I followed Sister Mary down the stairs in silence, in my dressing gown. She showed me to the reception area, and after she left, I stood alone, right next to the armchair in which I had enjoyed a legitimate smoke a few hours earlier. After an anxious minute or so, the hulking frame of a senior staff member appeared. He stood over six feet tall, and with his hands thrust into the pockets of his dressing gown, he paced back and forth in front of me, muttering about the seriousness of smoking in the dormitory.

Then, without any warning, he unleashed a tremendous backhand, which caught me full in the face, and knocked me over the arm of the chair. As blood ran from my nose, he grabbed me by the lapels of my dressing gown and began violently shaking me, snarling out threats of what lay ahead should I ever be caught doing that again. I noticed that, as angry as he was, he never uttered a single profanity.

Somewhat dazed, I was sent to what was called the sewing room, where I was to stand shivering in the dark for an hour. My betrayer came in with tissues to stem the bleeding from my nose. Thanks a bunch!

When I was alone, I pulled out a wooden stool and sat down. I didn’t dare put the light on, as there was a window in the door. I reflected on what had just happened, and resentment inside me grew. That brute, who had smilingly assured my mother that I would come to no harm in his care, had viciously assaulted me. Finally, Sister Mary came, and guided me back to my bed.

The next morning, as several of us gathered in the bathroom, I was asked about my thick lip, and the caked-on blood around my nostrils. I told them what had happened, but no-one was surprised. They’d seen it all before. And that was an important factor.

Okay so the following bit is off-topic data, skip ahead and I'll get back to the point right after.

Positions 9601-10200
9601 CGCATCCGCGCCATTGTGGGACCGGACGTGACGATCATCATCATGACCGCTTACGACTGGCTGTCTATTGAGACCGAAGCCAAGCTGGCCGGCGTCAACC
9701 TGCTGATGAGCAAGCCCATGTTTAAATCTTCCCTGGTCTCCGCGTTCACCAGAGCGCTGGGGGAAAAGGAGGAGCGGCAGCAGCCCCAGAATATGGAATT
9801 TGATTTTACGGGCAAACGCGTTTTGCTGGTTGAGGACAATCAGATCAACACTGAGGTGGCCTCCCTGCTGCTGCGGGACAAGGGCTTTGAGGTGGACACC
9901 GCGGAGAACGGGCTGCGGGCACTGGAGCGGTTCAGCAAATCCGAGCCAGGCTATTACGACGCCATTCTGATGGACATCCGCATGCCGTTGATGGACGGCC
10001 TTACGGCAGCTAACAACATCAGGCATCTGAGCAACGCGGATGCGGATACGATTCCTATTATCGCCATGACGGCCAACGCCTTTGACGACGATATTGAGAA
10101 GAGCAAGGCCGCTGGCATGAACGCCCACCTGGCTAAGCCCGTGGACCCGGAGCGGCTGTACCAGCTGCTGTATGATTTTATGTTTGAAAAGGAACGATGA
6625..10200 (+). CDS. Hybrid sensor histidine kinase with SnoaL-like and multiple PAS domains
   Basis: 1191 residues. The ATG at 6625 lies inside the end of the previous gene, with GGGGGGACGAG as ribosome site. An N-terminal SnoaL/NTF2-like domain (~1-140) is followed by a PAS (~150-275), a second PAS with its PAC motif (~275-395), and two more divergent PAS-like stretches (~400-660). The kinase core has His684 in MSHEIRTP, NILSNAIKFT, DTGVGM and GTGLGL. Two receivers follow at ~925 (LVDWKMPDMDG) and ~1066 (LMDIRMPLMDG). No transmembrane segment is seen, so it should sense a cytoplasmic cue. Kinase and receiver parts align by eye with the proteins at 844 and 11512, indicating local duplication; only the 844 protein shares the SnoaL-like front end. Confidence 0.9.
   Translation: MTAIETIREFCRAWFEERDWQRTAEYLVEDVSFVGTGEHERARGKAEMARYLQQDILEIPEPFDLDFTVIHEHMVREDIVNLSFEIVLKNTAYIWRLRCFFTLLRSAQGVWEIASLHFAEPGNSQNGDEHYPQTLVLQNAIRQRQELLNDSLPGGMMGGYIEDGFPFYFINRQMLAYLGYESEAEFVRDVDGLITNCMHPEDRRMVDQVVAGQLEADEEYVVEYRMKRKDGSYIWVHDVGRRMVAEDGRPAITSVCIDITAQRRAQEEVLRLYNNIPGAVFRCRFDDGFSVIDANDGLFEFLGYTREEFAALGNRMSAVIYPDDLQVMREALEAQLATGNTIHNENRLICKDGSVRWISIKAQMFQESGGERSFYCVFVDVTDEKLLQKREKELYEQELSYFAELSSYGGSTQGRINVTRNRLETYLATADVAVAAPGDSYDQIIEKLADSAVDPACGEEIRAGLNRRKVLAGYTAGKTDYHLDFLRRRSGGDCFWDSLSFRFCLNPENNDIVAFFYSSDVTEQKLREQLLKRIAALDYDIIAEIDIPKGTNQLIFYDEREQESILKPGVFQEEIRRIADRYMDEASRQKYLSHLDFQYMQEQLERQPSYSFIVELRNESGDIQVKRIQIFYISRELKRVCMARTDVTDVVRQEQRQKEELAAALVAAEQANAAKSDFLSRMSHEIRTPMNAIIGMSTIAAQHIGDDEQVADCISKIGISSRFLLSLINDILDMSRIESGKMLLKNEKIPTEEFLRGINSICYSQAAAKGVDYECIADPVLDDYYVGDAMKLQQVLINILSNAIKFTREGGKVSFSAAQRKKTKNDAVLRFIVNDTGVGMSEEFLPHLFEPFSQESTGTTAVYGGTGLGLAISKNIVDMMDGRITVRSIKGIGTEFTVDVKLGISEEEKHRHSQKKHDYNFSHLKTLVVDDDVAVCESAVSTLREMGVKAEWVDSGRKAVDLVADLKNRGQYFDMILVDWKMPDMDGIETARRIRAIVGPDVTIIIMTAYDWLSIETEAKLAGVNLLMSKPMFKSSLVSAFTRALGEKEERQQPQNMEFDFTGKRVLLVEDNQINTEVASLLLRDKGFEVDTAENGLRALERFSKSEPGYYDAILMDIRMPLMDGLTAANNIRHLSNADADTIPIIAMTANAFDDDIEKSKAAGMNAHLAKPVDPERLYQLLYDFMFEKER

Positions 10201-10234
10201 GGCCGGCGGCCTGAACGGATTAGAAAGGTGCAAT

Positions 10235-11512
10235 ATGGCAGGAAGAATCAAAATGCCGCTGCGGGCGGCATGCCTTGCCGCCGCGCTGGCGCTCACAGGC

Par for the Course

For I didn’t report my physical assault to the authorities, because at the time, it was par for the course. Other authority figures, like teachers and policemen, dished out clips and cuffs across the head as a matter of routine. I had done something wrong, and I was punished for it. The marks faded soon enough, although the resentment didn’t.

One day, as a young teenager, I had been larking about with friends, when the police arrived. Two of us were placed in the back of a car, although we had done nothing wrong. As my friend tried to whisper to me, the officer in the passenger seat, a renowned bully, turned around and delivered a full force slap across my friend’s face. “That’s for talking,” he said.

After a short pause, said bully turned around and gave me an identical slap across the chops. “That’s for listening,” he said. We didn’t make a fuss over the incident, because that was the environment in which we grew up.

That was our normality.

(Originally published in Medium)

Teenage years

About the Creator

Joe Young

Blogger and freelance writer from the north-east coast of England